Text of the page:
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Feature

Australia's depth comes to the fore in hard-fought series win

An 11-5 points scoreline was a bit flattering to the home side, but they won the key moments

Andrew McGlashan
Andrew McGlashan
10-Oct-2021
Australia were without key players but overcame a tough challenge  •  Getty Images

Australia were without key players but overcame a tough challenge  •  Getty Images

In the end an 11-5 scoreline in the first multi-format series between Australia and India looked convincing for the home side. In reality it was a touch flattering on them and tough on India.
A borderline no-ball decided the second ODI, they won all four days of the rain-affected Test, and the weather curtailed a promising position in the first T20I (although Australia would have still backed themselves). India's fielding let them down and there were some tactical missteps. But after the opening ODI, which raised concerns it could be one-sided, Australia were not able to put together a complete performance while the series was alive. They needed to be tested, and they were.
That they still won key moments when it mattered (and a marginal umpiring call should not detract from the magnificent come-from-behind run chase in Mackay) is a credit to their resolve and tenacity. It is also worth remembering that they were without two key cross-format bowlers, Megan Schutt and Jess Jonassen, for the whole series, and Rachael Haynes only appeared twice due to injury.
"Think it's a huge statement, the scoreline probably suggests we ran away with it towards the back end but think it was a much tighter contest than that," Beth Mooney said. "India were exceptional at times and really tested our depth and it was great to see that come to the fore."
That much-vaunted depth, certainly in bowling and allrounders, was on display with Tahlia McGrath's Player of the Series performances and the rotation of pace bowlers. A lot is made, often quite rightly, of the young talent that emerges in the Australian game, but McGrath is a prime example of someone who was picked young, didn't quite make it at their first attempt, went away to domestic level (both in Australia and overseas) and made herself into a much more complete cricketer.
"T-Mac has shown in the WBBL especially that she has totally evolved her game and become one of the premier cricketers in the country and think she has proved that this series," Mooney said. "She has come in in pretty tough conditions and scenarios for such a young player in her international career and looked like she has been out there for years and years.
"I can't speak for Tahlia but think what has really driven her is having a taste back in 2016/17 and a little bit of a rough patch after that with injury. It's a tough team to get back into so you have to be bloody good and she's shown that in spades, so really excited to see what she can do in the next six months."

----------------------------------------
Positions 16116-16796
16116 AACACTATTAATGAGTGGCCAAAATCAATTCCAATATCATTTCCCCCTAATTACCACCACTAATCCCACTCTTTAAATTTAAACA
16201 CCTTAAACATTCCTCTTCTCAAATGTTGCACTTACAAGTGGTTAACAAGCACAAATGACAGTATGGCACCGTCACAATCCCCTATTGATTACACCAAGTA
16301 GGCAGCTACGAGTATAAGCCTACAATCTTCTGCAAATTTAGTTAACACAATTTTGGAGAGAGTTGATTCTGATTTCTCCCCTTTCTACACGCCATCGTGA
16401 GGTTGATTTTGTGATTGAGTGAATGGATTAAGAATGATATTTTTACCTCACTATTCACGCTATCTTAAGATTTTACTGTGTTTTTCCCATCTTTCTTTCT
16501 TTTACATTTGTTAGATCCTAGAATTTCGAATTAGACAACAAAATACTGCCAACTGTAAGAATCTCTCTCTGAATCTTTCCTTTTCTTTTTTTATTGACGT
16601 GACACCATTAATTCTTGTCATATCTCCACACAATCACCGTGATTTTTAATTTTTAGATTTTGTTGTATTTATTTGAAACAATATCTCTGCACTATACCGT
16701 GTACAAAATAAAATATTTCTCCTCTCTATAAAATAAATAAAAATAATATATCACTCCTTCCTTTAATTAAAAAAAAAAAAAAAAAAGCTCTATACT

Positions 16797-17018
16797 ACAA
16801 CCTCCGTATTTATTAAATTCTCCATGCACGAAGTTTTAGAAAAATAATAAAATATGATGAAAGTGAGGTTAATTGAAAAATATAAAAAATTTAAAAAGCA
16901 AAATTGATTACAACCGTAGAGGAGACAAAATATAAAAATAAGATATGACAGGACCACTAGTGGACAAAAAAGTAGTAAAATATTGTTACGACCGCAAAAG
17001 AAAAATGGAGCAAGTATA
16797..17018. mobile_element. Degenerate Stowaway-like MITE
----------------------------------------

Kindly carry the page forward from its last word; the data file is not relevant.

The consistency of Mooney carried the batting in the white-ball components. Throughout the series Alyssa Healy had a habit of attracting some crackerjack deliveries and Meg Lanning could never quite get going after her opening fifty. The India pace bowlers were outstanding, from Jhulan Goswami's nip-backers and leg-cutters, to Shikha Pandey's magic delivery, via Meghna Singh's emergence and Pooja Vastrakar's development.
"Think the next step forward for us is playing the swinging ball a bit better than we have this series and we have been put under the pump a lot with that," Mooney conceded. "So in the next little period think we'll see the group really working hard on that. "
Ellyse Perry looked most at ease, with bat and ball, in the Test match. She was not given a bowl in the last T20I, but Lanning's plans appeared more focused in the latter two matches after eight options had been used in 15 overs before the rain came in the first game. Perry's standing means what she does or doesn't do will always attract the spotlight; it is the T20 game where most of the questions are being posed and her WBBL with Sydney Sixers will be watched with interest.
There will be some tricky selection calls to make across formats when the Ashes comes around in January. McGrath has made herself undroppable and Haynes will be a certainty to return which means room for one fewer allrounder, although the balance of the team would feel more natural for it. Whether the top order has the depth coming through of other areas is worth posing. Georgia Redmayne is next in line but didn't get a debut in this series.
Schutt's tone-setting ability was missed, especially in the ODIs and Test where new-ball control was vital, while Jonassen may well force the excellent Sophie Molineux back to the sidelines. Australia will also hope that Tayla Vlaeminck's body can withstand all formats - she was pushing 125kph in the T20Is - although Darcie Brown and Stella Campbell offer great promise.
"I'd hate to be a selector after this series," Mooney said. "Every time someone got an opportunity they absolutely stood up. To see a number of different people to do that is really pleasing."
It's mostly problems of plenty for Lanning and Matthew Mott, but England will be better in the field - and should be calmer under pressure - than India, so any slip-ups could be more costly. Then it will be all eyes on the World Cup.

Andrew McGlashan is a deputy editor at ESPNcricinfo